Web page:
UCF played sloppy throughout and still beat a team that had its best start in thirty years.
A trio of disasters hampered the Knights in the early going. A failed fourth and short. Surrendering an enormous 86 yard yard catch and run touchdown to SMU wide receiver James Proche. And a bad McKenzie Milton pick, where he threw behind Tre’Quan Smith.
The mistakes did not end there. Milton chucked a pick six in the first half (he could have chucked another with 7:52 in the fourth quarter, but it was dropped). And in the third quarter, TE Jordan Akins had a fumble in the end zone.
But that was all ultimately fine. The Knights got some tremendously explosive plays out of the periodically inconsistent offense. Adrian Killins, Jr. had two highlight touchdown runs, one for thirty-four yards in the second quarter and one for sixty-four yards in third. Killins is college football’s fastest player and supplies more evidence in that regard every week or so.
Of course, we know that Twitter star @TJL_SUdad has pioneered “cheese and bread” as the Killins long touchdown run catch phrase. But this is a game that makes me believe that 1990s hyperviolent comic book duo Milk and Cheese might the more appropriate comparison.
Maybe instead of cheese and bread, we can do milk and cheese? pic.twitter.com/VCbyUWX68h— The * (@CFBAsterisk) November 5, 2017
(If I show you the meaningless comic book panel, I also have to show you the highlight, right? Right.)
Adrian Killings Jr. was Scott Frost’s first commit. Here he is, toasting SMU’s defense. pic.twitter.com/3iMoQIOlxK— Barstool Knightly (@UCFStool) November 5, 2017
And it’s not like it was all bad for Milton. Far from it. Despite the turnovers and relative lack of accuracy, he rang up 412 passing yards, the most since Blake Bortles’s performance against Temple in 2013 (you’ll remember that game as The Catch. right? RIGHT?!).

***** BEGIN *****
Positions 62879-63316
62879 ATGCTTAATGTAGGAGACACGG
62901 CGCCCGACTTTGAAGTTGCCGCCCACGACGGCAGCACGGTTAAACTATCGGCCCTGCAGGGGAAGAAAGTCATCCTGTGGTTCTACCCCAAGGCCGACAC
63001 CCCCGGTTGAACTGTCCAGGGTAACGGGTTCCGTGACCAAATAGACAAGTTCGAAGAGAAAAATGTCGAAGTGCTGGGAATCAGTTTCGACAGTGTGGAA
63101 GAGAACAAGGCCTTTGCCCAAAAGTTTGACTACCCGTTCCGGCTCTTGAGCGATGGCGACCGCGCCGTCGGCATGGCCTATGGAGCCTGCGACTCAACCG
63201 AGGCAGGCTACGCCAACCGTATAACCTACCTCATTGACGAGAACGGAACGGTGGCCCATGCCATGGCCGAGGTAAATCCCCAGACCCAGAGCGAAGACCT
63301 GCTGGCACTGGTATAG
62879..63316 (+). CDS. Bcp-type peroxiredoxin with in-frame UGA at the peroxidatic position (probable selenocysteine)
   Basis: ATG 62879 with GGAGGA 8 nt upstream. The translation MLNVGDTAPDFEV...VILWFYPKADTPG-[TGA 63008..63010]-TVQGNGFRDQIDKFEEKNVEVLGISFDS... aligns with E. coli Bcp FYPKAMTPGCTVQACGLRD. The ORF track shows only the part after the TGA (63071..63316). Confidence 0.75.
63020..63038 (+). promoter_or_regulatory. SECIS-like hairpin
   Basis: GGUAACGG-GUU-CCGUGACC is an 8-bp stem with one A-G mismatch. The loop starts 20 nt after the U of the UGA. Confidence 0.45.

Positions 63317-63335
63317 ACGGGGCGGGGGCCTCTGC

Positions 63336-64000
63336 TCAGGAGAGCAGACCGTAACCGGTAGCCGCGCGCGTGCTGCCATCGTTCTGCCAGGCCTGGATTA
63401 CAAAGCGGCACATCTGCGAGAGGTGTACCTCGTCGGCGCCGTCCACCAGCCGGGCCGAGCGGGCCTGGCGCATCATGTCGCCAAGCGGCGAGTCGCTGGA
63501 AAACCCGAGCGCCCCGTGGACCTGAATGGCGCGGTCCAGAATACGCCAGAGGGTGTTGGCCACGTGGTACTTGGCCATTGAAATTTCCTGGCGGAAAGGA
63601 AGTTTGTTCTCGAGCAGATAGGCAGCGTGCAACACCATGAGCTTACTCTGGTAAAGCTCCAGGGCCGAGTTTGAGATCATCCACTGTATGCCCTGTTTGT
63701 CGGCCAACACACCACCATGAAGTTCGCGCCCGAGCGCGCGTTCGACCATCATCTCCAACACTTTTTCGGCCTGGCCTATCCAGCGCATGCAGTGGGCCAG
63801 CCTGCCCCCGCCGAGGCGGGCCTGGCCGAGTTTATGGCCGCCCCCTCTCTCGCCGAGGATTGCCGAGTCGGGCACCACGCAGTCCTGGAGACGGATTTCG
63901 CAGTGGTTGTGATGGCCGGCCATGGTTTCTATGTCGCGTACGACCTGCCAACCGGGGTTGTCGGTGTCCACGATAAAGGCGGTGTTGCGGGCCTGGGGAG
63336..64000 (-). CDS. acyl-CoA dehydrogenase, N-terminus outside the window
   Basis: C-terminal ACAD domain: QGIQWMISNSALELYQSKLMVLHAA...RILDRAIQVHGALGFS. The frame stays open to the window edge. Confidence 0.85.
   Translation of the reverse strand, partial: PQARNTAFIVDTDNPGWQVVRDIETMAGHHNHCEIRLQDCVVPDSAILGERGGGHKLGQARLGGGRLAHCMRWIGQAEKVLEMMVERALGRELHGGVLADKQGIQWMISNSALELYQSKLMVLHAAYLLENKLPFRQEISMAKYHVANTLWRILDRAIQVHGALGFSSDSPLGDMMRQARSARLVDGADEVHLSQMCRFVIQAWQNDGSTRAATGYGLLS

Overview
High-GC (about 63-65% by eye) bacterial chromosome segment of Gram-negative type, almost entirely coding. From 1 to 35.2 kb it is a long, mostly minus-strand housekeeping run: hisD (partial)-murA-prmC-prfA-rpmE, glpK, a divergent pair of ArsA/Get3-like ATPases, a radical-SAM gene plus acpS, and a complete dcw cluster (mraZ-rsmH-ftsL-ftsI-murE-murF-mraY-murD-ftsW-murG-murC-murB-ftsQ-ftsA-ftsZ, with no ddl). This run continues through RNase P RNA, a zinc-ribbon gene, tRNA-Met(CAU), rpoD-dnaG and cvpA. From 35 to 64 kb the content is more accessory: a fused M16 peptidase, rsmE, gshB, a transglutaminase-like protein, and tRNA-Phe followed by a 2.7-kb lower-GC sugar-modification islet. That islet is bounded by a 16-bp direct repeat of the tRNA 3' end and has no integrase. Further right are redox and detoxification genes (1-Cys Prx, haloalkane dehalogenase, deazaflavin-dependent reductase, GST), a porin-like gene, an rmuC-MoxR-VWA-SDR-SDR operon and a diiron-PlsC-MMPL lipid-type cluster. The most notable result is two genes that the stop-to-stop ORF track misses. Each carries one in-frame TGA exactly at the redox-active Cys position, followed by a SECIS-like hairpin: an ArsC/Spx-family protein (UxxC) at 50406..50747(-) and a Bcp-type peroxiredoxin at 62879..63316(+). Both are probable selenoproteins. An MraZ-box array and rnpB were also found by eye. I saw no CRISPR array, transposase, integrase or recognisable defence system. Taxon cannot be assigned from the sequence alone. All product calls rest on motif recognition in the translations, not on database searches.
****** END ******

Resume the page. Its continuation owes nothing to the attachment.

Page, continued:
The UCF defense was . . . largely forgettable. The Knights suffered from some of the tackling problems on display against Cincinnati, Austin Peay, and (to a lesser extent) against ECU. But throughout the game they made some big stops on third down. And they weren’t without their own highlights. UCF Safety Kyle Gibson had a crucial recovery of a fumble by a driving SMU in the end zone for a touchback.
Ultimately, the play of the game came with a bit over five minutes left in the fourth quarter. SMU wide receiver Trey Quinn dropped what should have been a certain fourth down catch on the UCF side of the field (on paper, Quinn is the closest to a sure thing one might expect - he’s the AAC’s leading receiver). It was immediately followed by a Killins run that ripped into SMU territory.
But the Mustangs still had a chance. With about three minutes left in the fourth, the Mustangs sacked Milton and knocked the Knights out of field goal range. Down seven, the Ponies had the ball deep on their side of the field with 2:55 seconds left.
. . . The drive ended with a turnover on downs.
But look, the Mustangs continue to look like a profoundly dangerous team. SMU quarterback Ben Hicks was largely on point (yes, he seemed to panic at times, but still). He ended up going 27/51 for 283 yards, a touchdown, and 54 yards rushing. He did not turn the ball over. And his receivers often made clutch catches. James Proche ended up with 7 receptions for 173 yards (including the ridiculous early touchdown catch). Trey Quinn (despite the huge drop) caught eleven passes, while Courtland Sutton held his own against UCF’s stellar CB Mike Hughes and caught five pases for 46 yards. They were helped by the Mustang’s rushing attack - Xavier Jones ran 19 times for 84 yards and a touchdown, with Braeden West chipping in for 55 yards as well.
UCF now has the largest active streak of scoring thirty or more points per game. Hey, I know a bitter rival who wishes they owned that streak.
The Mustangs move on to a key divisional game against Navy. The Knights will have the UConn Huskies at home.
And hey! Ashley Frost didn’t give birth during the game. Thank goodness. Every dad deserves to be there for the birth of his child (mom has no choice but to be there. Sorry, mothers. I’ve seen it go down, and you are the heroes).